Roger Hack, of the Netherlands, who finished fourth in the recurve contest.
The archery programme has been very popular. Why do you think that is? “From a rehabilitation point of view, it’s a very inclusive sport. People in the armed forces love it; we love shooting, being accurate. There’s a lot of other things that people can get involved in, but the archery has appealed to so many. There’s a big span of ages and injuries. Injuries don’t come into it. You’ve got people shooting who don’t have arms, who are using their mouths. It reminds you how fortunate you are sometimes.”
He also uses his rifle experience in the sport. “I shoot small-bore for the army. I used to shoot operationally for the Royal Artillery. It’s all the same kind of principles. With rifle shooting it’s ‘position and hold’, ‘shot must be released and followed through’, so if you drop your forward arm, that’s it gone. ”
All the archers on the podium are hoping to go to Rio for Team GB. As Gary Prout says: If I get the mobility back in my shoulder I’ll go for it. At the moment I’ll get punished for my technique outdoors.” The final word comes from David Hubber: “I like the fact that it’s you and you alone. Even as a team, you are still an individual. You’ve got nobody to blame for failure. Whatever I’m achieving, at the other end of my shot, is all down to me. With the influence of guidance from others, but right there, it’s me. ”
Thanks to Chris Wells for getting me in and Jack Skelton for helping me out.
So I took up an offer from World Archery to come and work on their communications team for the Antalya leg of the World Cup circuit. I wrote up stories: writing, helping to write, assisting or otherwise having a hand in most of the news stories you can see on the front page of worldarchery.org during the events. I grabbed quotes, facts, and the odd picture. I wrote some of the features and previews. I got to work with an amazing and amazingly professional team – Chris Wells, head of communications; Didier Mieville, head of marketing; Matteo Pisani, head of making everything actually work, and Dean Alberga, capo di tutti capi of archery photography, amongst many others. I had a incredible time, although it was pretty full-on. Immersive archery media.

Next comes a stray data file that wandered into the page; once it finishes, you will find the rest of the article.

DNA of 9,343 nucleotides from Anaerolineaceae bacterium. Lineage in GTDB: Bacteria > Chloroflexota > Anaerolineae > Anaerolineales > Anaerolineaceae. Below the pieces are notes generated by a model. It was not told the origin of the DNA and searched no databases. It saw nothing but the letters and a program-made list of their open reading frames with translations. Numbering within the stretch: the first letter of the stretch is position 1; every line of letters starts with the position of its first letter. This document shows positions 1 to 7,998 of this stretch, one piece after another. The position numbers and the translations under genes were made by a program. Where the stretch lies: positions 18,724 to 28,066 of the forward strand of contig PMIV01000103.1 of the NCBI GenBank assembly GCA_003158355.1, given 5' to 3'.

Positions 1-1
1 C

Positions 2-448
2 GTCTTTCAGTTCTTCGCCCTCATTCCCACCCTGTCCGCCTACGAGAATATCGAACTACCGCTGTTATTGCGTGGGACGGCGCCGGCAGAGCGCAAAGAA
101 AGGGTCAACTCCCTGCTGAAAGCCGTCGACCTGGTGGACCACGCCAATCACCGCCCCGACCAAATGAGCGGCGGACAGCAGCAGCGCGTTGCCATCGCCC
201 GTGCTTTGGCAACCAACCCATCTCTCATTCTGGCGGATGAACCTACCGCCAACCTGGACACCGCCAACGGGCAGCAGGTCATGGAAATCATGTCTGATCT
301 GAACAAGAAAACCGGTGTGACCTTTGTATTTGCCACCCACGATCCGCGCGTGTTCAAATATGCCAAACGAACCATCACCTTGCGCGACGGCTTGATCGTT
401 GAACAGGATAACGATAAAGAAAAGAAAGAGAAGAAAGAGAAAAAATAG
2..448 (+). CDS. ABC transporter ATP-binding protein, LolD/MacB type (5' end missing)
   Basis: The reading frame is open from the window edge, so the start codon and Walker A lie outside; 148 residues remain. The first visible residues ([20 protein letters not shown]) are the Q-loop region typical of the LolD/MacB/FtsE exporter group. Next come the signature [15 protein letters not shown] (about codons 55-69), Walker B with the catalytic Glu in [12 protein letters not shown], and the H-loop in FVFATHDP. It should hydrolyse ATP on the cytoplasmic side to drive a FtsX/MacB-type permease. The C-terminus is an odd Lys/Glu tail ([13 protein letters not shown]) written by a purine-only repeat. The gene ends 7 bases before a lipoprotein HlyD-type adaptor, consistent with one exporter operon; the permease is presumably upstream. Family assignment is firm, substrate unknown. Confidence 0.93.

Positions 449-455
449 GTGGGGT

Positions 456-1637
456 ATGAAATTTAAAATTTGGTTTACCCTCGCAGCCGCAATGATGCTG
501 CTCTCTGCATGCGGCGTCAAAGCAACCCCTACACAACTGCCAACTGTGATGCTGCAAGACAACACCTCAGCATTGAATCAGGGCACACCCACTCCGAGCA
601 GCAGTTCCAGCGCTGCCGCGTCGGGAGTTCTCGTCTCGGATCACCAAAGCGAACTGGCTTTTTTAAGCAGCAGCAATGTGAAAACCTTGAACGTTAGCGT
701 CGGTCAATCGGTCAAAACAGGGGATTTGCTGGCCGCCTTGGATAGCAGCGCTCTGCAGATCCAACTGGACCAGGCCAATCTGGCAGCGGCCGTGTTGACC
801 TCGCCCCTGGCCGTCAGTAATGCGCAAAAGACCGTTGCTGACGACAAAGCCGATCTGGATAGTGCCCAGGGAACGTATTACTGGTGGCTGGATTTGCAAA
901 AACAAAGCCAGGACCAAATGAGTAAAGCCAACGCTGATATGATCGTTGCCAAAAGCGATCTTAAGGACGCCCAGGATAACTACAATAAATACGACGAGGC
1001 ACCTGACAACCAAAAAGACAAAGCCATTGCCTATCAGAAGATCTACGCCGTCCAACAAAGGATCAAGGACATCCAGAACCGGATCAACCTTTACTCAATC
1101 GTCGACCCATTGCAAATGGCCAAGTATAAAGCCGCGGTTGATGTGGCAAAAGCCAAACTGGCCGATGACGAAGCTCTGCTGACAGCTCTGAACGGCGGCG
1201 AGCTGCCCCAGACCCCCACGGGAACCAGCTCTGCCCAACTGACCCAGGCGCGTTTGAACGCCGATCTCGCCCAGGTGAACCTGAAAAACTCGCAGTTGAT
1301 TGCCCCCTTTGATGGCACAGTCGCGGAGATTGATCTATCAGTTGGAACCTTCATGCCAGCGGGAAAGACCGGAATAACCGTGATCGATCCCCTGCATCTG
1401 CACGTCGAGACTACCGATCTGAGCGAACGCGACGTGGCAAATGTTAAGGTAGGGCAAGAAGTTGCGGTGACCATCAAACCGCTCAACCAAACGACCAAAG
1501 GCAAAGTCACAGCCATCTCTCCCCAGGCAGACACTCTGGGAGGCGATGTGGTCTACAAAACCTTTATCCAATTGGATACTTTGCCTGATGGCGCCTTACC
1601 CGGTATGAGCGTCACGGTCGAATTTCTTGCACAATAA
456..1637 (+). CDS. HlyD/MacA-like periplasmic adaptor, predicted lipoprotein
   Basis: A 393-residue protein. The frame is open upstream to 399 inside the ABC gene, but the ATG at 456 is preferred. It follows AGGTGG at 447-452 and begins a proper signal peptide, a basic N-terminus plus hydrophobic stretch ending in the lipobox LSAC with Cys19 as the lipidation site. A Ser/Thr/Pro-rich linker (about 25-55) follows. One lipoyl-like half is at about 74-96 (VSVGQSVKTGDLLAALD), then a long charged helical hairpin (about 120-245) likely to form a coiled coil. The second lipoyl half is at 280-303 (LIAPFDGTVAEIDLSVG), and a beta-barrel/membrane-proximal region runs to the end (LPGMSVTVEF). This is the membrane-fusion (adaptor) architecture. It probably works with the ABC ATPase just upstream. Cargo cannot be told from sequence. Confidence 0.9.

It’s not my first World Cup – I went to Wroclaw last year for a couple of days, which you can read about here and here – but it was my first trip on the inside. This isn’t going to be a full narrative account, and I can’t spill all the beans. This will be more like a handful of memories. (There are plenty more of Dean’s spectacular pics on the smugmug page, too)
Choi Bomin during official practice.
In 1990, after losing a penalty shootout at the (football) World Cup, Gary Lineker said “Football is a simple game. Twenty-two men chase a ball for 90 minutes and at the end, the Germans always win.” In international archery events, it sometimes seems like you need a similar quote: “500 people fling arrows at targets for five days, and at the end, the Koreans always win.” Except they didn’t. But things changed.
Antalya nestles snugly at one end of the Turkish Riviera on the Mediterranean, protected by the Toros mountains. A port town for over 2000 years, it has expanded wildly since the 1970s to be one of the largest tourist destinations in Europe. Three hundred sunny days a year, apparently, and we are going to get five of them. After an amazing preamble trip to Istanbul with Ms. Infinite Curve, I am treated not just a sea view, but a mountain view too at the smart Rixos Downtown, sat midway between the qualifications field and the beach where the finals are held. Things are looking good. I have a uniform to wear and have been provided with a variety of World Archery blue shirts, khaki shorts and trainers, courtesy of Fila, one of the main sponsors.
Reo Wilde: officially inspected.
By the time I get over to the practice session, the sun is starting to drop. On the qualifications field, we have an air-conditioned Portakabin where we can generate data, stories and dreams and distribute them to the outside world, via a satellite internet connection and wi-fi that will end up creaking under the strain of hundreds of tablets and phones all over the field hitting refresh twenty times a minute. Matteo and others have developed an incredible system for generating real-time data for archery tournaments, and the demand for it is insatiable. Data, scores, news and pictures. We must provide.
When Korea warm-up, so do their coaches.